This is my third in a series of working boat paintings. "Horizon" was pulling traps off the Pemaquid Point in Maine. I am enjoying painting these small, closely cropped, semi-abstract images. When I look at the boats, I can hear the intermittent start-stop-start as they move from trap to trap, and can hear the gulls following, smell the salt, feel the air, and the sun. The small format is working very well for me this busy autumn. More to come.
I like to cut paper. Let me elaborate. I like to cut paper with scissors to make interesting shapes and forms without drawing them first. I use it in my math classes to demonstrate symmetry to my students. I cut paper shapes iconic of certain holidays that our church youth group then uses to make one-of-a-kind note cards which they sell to fund their mission trips. I like to cut paper.
"September Dusk" image stretched to square proportions
So, when North River Arts Society kicked off this year's Outside the Box fundraiser, inviting artists and non-artists alike to create an 8" x 8" work, different from their norm, I decided to paint with paper.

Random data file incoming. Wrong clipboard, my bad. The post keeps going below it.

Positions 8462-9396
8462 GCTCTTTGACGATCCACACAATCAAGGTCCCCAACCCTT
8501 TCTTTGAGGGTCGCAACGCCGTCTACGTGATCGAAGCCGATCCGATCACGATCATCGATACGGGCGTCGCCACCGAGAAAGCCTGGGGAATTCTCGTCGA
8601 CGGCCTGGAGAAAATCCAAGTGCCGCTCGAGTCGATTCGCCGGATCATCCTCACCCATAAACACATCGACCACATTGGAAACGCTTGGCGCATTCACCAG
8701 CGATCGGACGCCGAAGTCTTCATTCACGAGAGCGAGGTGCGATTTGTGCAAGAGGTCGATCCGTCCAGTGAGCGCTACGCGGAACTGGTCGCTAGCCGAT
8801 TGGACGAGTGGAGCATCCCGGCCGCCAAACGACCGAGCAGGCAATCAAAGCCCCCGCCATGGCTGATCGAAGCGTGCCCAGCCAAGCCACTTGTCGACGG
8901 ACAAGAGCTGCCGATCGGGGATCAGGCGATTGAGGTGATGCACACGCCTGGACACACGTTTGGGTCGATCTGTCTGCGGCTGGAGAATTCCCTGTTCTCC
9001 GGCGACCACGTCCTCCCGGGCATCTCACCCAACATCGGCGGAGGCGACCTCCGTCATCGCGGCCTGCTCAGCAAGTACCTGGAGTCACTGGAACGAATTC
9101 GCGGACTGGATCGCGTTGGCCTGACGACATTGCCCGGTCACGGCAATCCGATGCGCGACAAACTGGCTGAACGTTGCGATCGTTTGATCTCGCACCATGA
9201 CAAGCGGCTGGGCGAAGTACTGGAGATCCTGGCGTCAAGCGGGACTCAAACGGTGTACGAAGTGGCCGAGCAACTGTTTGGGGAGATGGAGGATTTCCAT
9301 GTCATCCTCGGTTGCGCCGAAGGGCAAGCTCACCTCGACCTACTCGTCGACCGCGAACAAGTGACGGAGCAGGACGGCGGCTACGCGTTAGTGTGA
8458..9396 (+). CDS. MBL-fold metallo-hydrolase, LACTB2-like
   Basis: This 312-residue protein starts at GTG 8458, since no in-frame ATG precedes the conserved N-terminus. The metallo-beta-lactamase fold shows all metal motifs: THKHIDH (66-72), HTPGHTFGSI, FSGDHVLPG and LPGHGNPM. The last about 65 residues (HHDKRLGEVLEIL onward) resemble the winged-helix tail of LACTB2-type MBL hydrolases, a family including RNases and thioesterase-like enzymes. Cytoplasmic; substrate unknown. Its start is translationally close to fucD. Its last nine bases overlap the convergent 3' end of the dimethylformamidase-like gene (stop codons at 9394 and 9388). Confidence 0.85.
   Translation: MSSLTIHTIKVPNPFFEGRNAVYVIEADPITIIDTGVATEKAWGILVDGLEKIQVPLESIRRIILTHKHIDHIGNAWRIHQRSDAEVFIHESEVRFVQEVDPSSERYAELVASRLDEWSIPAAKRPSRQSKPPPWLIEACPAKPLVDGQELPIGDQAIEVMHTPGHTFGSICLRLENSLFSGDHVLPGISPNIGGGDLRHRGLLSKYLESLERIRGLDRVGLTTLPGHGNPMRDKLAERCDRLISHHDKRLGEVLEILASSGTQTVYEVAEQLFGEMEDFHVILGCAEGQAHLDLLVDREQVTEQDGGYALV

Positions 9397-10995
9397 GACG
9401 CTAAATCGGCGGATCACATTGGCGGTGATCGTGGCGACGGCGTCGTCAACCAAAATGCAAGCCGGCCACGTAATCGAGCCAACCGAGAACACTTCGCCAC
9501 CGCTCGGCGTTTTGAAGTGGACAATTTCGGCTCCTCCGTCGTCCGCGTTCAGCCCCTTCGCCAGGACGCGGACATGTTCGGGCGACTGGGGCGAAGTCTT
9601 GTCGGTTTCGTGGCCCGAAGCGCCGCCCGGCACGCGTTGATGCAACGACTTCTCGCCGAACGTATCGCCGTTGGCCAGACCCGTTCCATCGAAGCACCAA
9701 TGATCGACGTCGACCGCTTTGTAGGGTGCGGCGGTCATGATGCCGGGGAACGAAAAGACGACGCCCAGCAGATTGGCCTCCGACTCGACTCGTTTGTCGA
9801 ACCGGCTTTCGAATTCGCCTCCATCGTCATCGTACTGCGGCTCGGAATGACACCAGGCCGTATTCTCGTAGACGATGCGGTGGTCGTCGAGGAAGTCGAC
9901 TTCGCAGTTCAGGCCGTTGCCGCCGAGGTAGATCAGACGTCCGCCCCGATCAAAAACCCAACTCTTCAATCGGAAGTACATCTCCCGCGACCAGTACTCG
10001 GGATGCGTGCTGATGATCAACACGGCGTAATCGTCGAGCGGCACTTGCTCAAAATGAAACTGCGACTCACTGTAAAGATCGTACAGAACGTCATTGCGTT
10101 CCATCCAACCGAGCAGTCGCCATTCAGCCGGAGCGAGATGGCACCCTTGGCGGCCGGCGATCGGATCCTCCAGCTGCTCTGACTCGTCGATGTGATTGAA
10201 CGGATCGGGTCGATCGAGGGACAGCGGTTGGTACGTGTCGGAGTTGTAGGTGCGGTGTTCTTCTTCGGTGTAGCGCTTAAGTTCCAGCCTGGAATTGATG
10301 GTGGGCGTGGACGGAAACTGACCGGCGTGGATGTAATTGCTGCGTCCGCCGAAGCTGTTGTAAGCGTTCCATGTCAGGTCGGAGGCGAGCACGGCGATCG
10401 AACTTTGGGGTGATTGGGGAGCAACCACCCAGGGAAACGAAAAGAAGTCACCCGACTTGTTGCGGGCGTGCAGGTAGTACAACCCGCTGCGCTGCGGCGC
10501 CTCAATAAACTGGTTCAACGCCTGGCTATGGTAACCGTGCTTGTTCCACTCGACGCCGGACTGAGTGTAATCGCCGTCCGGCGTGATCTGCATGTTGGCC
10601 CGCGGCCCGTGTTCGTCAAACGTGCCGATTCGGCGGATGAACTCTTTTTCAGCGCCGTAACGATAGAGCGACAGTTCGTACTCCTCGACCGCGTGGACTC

I chose one of my favorite paintings of our local river and stretched its image into a square for the proportions. I bought a number of sheets of patterned paper, no solids, considering only the colors and values, not the patterns, then proceeded to cut shapes, and to use them like paint. It was very interesting to decide how to layer up, how to soften edges, how to build in atmospheric perspective and texture. I used the paper much like I would use paint, blocking in with large shapes, then continually subdividing those shapes.
original "September Dusk" 7 x 5
The result is a "paper painting" filled with paisley, polka dots, peacock feathers, floral images, toile, and stripes that comprise "September Dusk". When I compare the original oil and the paper version, I'll admit, I am drawn to the oil more than the paper. However, I love the paper painting, the thinking and the process. My goal was not to recreate the original oil painting. My goal was to create a piece of art that stands on its own, using the oil painting as reference, much like my oil paintings are intended to stand on their own, using life as reference.
I'm planning to explore this idea again, and am considering skipping the middle step altogether, bringing my paper, scissors, and Modge Podge outside to paint with paper en plein air. As always, interested in your thoughts. Thanks for looking.
My entry for August's Girls Just Wanna Paintchallenge, theme "music".
Last spring, my daughter sang at Club Passim in Cambridge on open mic night, great fun, with a variety of performers of a variety of ages, styles, and talents. She sang an original song composed in her high school music project, and is performing here with her music teacher. This is a study for a larger painting which will include her friend and classmate playing guitar.